Matching Items (5)

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Driven-Dissipative Dynamics of the Hubbard Model Attached to a Fermionic Bath

Description

In this project, we created a code that was able to simulate the dynamics of a three site Hubbard model ring connected to an infinite dissipative bath and driven by an electric field. We utilized the master equation approach, which

In this project, we created a code that was able to simulate the dynamics of a three site Hubbard model ring connected to an infinite dissipative bath and driven by an electric field. We utilized the master equation approach, which will one day be able to be implemented efficiently on a quantum computer. For now we used classical computing to model one of the simplest nontrivial driven dissipative systems. This will serve as a verification of the master equation method and a baseline to test against when we are able to implement it on a quantum computer. For this report, we will mainly focus on classifying the DC component of the current around our ring. We notice several expected characteristics of this DC current including an inverse square tail at large values of the electric field and a linear response region at small values of the electric field.

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Agent

Created

Date Created
2020-05

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Modeling the TyrZ-His 190 pair of photosystem II for the study of proton coupled electron transfer

Description

The work described in the thesis involves the synthesis of a molecular triad which is designed to undergo proton coupled electron transfer (PCET) upon irradiation with light. Photoinduced PCET is an important process that many organisms use and the elucidation

The work described in the thesis involves the synthesis of a molecular triad which is designed to undergo proton coupled electron transfer (PCET) upon irradiation with light. Photoinduced PCET is an important process that many organisms use and the elucidation of its mechanism will allow further understanding of this process and its potential applications. The target compound designed for PCET studies consists of a porphyrin chromophore (also a primary electron donor), covalently linked to a phenol-imidazole (secondary electron donor), and a C60 (primary electron acceptor). The phenol-imidazole moiety of this system is modeled after the TyrZ His-190 residues in the reaction center of Photosystem II (PS II). These residues participate in an intermolecular H-bond between the phenol side chain of TyrZ and the imidazole side chain of His-190. The phenol side chain of TyrZ is the electron transfer mediator between the oxygen evolving complex (OEC) and P680 (primary electron donor) in PSII. During electron transfer from TyrZ to P680*+, the phenolic proton of TyrZ becomes highly acidic (pKa~-2) and the hydrogen is preferentially transferred to the relatively basic imidazole of His-190 through a pre-existing hydrogen bond. This PCET process avoids a charged intermediate, on TyrZ, and results in a neutral phenolic radical (TyrZ*). The current research consists of building a molecular triad, which can mimic the photoinduced PCET process of PSII. The following, documents the synthetic progress in the synthesis of a molecular triad designed to investigate the mechanism of PCET as well as gain further insight on how this process can be applied in artificial photosynthetic devices.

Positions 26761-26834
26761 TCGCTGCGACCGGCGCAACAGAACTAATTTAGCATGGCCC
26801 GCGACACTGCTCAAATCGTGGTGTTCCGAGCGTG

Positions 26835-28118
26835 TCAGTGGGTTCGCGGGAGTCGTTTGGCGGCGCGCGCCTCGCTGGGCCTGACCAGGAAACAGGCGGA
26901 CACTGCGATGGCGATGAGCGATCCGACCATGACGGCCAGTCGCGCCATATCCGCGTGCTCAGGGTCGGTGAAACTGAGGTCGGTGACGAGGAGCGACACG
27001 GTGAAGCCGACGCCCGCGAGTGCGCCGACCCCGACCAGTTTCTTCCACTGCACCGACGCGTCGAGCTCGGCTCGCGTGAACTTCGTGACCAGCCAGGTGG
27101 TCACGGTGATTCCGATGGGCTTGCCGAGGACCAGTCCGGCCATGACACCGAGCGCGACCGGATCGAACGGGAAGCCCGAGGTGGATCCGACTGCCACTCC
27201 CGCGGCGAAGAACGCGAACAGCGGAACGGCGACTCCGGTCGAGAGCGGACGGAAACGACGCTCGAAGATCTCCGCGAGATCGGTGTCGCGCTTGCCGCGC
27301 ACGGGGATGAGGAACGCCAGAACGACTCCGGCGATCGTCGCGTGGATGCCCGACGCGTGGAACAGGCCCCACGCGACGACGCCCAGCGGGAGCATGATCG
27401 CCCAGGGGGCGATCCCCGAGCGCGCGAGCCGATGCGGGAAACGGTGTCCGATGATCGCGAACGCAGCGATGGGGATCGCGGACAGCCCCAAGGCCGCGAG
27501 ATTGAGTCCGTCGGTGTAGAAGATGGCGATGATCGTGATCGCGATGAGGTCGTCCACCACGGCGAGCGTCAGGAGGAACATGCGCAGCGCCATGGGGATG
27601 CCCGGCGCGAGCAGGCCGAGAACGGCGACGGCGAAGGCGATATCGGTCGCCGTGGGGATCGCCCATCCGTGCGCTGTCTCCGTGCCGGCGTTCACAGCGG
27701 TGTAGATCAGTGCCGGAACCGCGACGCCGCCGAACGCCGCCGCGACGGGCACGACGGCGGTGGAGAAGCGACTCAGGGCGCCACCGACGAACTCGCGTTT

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Agent

Created

Date Created
2011

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Fluctuation electron microscopy of amorphous and polycrystalline materials

Description

Fluctuation Electron Microscopy (FEM) has become an effective materials' structure characterization technique, capable of probing medium-range order (MRO) that may be present in amorphous materials. Although its sensitivity to MRO has been exercised in numerous studies, FEM is not yet

Fluctuation Electron Microscopy (FEM) has become an effective materials' structure characterization technique, capable of probing medium-range order (MRO) that may be present in amorphous materials. Although its sensitivity to MRO has been exercised in numerous studies, FEM is not yet a quantitative technique. The holdup has been the discrepancy between the computed kinematical variance and the experimental variance, which previously was attributed to source incoherence. Although high-brightness, high coherence, electron guns are now routinely available in modern electron microscopes, they have not eliminated this discrepancy between theory and experiment. The main objective of this thesis was to explore, and to reveal, the reasons behind this conundrum.

The study was started with an analysis of the speckle statistics of tilted dark-field TEM images obtained from an amorphous carbon sample, which confirmed that the structural ordering is sensitively detected by FEM. This analysis also revealed the inconsistency between predictions of the source incoherence model and the experimentally observed variance.